100 miles per hour in a Cadillac hot tub?
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Jul 29, 2014  |  Vote 0    0

100 miles per hour in a Cadillac hot tub?

A group of McMaster University grads are turning a 1969 Coupe DeVille into a high-speed hot tub.


A trio of McMaster University engineering graduates is giving a whole new meaning to the term "carpool."

Duncan Forster, 38, Alex Saegert, 40, and Phillip Weicker, 35, have resurrected a project from their university days that will have them racing a hot tub car in Utah next month.

The trio says the idea to construct a vehicle complete with a hot tub began in 1996 with “an abandoned car, a keg of beer, and a quote from Ernest Hemingway —‘Always do sober what you say you’d do drunk, that’s the only way you’ll learn.’”

The car was an aged 1982 Chevy Malibu left behind by a previous subletter of Forster’s Hamilton home.

During a night of drinking, a friend of Forster’s suggested he turn the Chevy into a hot tub car. The next morning, Forster found himself doing just that.

With a student budget and lots of ambition, Forster and friends pieced the vehicle together with donated parts, dumpster finds and what they could purchase after saving.

“It was a bit of an abomination because it barely ran and it leaked,” he says. “We painted it with white latex paint, but we got it to run.”

The car quickly made its rounds on the McMaster party circuit, garnering plenty of quizzical looks and cheers. Even the university got in on the fun, including the vehicle in frosh week events and homecoming games.

“Faculty thought it was really funny,” Forster says. “We would park it on the front lawn of the engineering building during functions and we never got flak from university administration.”

As the car’s glory days began to slip away, they passed the vehicle to a new crop of McMaster engineering students, but never quite gave up the dream of building a hot tub car meant for racing.

Seventeen years later, the trio — now partially located in California — is on a second iteration of the car and it’s getting just as much attention.

This time the vehicle they’ve outfitted is a 1969 Cadillac Coupe DeVille convertible purchased on eBay for $800.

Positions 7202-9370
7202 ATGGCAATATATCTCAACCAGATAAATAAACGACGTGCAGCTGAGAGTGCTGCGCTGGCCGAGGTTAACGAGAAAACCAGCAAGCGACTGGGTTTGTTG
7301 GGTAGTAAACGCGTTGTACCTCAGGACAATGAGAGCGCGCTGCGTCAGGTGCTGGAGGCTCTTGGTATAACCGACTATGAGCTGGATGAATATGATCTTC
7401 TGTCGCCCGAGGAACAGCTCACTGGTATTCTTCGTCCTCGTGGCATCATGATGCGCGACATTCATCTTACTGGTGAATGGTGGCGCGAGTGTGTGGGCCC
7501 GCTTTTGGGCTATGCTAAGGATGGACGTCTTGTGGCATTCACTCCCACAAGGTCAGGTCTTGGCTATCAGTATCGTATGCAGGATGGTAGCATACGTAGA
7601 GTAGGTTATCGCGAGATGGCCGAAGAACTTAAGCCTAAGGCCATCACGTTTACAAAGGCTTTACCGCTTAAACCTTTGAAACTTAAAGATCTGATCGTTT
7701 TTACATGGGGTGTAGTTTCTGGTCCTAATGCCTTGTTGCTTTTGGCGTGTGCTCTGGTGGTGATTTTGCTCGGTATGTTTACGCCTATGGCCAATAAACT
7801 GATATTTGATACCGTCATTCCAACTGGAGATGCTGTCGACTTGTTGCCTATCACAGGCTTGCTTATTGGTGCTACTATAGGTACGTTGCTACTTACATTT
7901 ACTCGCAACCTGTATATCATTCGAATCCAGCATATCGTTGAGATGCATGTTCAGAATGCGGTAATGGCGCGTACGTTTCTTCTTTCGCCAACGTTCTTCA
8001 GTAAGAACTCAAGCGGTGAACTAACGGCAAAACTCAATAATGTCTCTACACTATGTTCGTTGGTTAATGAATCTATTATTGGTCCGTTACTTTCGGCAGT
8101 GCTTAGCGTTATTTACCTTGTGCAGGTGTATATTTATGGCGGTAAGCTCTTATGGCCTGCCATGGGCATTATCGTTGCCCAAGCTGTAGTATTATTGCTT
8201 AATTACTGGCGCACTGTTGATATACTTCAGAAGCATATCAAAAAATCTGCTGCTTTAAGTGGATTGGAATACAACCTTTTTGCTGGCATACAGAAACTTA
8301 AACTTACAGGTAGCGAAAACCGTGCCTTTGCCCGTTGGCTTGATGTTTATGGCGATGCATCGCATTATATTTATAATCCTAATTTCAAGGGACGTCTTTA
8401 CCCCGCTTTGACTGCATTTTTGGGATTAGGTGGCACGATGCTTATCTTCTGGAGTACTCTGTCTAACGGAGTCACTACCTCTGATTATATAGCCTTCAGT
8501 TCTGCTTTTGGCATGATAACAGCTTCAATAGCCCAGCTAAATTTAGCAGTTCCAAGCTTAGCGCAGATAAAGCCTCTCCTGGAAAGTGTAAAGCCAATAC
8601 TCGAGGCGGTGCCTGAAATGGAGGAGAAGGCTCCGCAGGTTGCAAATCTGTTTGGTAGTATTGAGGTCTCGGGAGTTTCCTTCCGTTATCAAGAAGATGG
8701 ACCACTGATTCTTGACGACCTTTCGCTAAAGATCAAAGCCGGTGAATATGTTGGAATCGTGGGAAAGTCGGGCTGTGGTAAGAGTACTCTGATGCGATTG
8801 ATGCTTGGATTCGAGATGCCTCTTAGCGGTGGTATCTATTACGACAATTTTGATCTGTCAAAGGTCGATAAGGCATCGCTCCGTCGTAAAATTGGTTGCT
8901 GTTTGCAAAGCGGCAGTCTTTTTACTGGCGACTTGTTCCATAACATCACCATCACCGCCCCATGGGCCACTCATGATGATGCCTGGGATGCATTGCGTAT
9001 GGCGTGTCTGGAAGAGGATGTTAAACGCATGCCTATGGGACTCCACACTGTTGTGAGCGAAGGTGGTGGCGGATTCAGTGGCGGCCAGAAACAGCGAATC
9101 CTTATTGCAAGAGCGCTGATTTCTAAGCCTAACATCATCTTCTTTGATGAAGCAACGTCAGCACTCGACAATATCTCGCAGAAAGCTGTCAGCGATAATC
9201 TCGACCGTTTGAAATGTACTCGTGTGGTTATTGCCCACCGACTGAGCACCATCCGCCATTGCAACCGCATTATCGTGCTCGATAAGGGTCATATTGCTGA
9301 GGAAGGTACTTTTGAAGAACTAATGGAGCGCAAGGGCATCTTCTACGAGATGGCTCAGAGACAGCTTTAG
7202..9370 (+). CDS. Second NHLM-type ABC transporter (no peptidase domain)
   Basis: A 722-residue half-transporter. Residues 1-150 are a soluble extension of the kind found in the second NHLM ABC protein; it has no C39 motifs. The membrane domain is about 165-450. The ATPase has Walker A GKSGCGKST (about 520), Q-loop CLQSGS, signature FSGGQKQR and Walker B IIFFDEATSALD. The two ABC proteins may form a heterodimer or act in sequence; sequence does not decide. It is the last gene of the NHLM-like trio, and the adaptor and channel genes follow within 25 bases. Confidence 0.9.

To date, Forster says they have invested about $20,000 into the car.

Later this summer, they’ll take it to the Bonneville Salt Flats, where quirky racing enthusiasts flock every year to beat speed records.

“Nobody’s ever gone 100 miles per hour in an open-air self propelled hot tub while sitting neck-deep in soothing warm water,” they say. “We aim to correct that mistake of history this August.”

Before the team can travel 1,000 kilometres from California to Utah to race for the title of world’s fastest hot tub, Forster says there is plenty left on their to-do list.

Electrical work must be completed and gauges properly connected.

“All the major components are complete and have been tested, but we have our finishing touches to do,” he says. “We are going to have our hands full.”

But getting the car ready isn’t the only challenge that awaits.

There is a chance they could arrive in California only to be denied an opportunity to race by the Southern California Timing Association, which runs the competition.

“The chances of this are slim, given that this community is known for racing everything from motorized bar stools, to sofas, to toilets, but at the end of the day, it’s their course, and their right to decide if we can race for the record,” the team says.

Regardless of the result, Forster says he would be happy just to rally up some competitors, and if not, the team says it will be a good chance to reinforce “the recognition that no challenge is insurmountable, and great things are possible when you have tools, and talent, and a goal to shoot for.”

Toronto Star

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